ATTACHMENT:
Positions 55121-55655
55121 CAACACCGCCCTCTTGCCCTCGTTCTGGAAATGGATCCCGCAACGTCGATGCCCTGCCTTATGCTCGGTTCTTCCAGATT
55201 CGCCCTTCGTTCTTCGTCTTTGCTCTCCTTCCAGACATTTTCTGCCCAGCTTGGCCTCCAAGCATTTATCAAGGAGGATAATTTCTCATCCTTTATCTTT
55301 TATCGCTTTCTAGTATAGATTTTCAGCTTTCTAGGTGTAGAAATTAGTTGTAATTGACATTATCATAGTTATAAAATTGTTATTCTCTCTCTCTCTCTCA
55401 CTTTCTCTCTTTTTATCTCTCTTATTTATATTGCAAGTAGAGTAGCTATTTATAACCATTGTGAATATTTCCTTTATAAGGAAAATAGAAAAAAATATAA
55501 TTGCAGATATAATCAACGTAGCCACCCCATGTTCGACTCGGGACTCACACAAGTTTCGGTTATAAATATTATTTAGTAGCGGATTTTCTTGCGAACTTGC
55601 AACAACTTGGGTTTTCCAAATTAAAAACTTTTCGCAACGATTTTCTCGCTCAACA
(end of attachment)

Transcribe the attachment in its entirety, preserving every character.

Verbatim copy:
Positions 55121-55655
55121 CAACACCGCCCTCTTGCCCTCGTTCTGGAAATGGATCCCGCAACGTCGATGCCCTGCCTTATGCTCGGTTCTTCCAGATT
55201 CGCCCTTCGTTCTTCGTCTTTGCTCTCCTTCCAGACATTTTCTGCCCAGCTTGGCCTCCAAGCATTTATCAAGGAGGATAATTTCTCATCCTTTATCTTT
55301 TATCGCTTTCTAGTATAGATTTTCAGCTTTCTAGGTGTAGAAATTAGTTGTAATTGACATTATCATAGTTATAAAATTGTTATTCTCTCTCTCTCTCTCA
55401 CTTTCTCTCTTTTTATCTCTCTTATTTATATTGCAAGTAGAGTAGCTATTTATAACCATTGTGAATATTTCCTTTATAAGGAAAATAGAAAAAAATATAA
55501 TTGCAGATATAATCAACGTAGCCACCCCATGTTCGACTCGGGACTCACACAAGTTTCGGTTATAAATATTATTTAGTAGCGGATTTTCTTGCGAACTTGC
55601 AACAACTTGGGTTTTCCAAATTAAAAACTTTTCGCAACGATTTTCTCGCTCAACA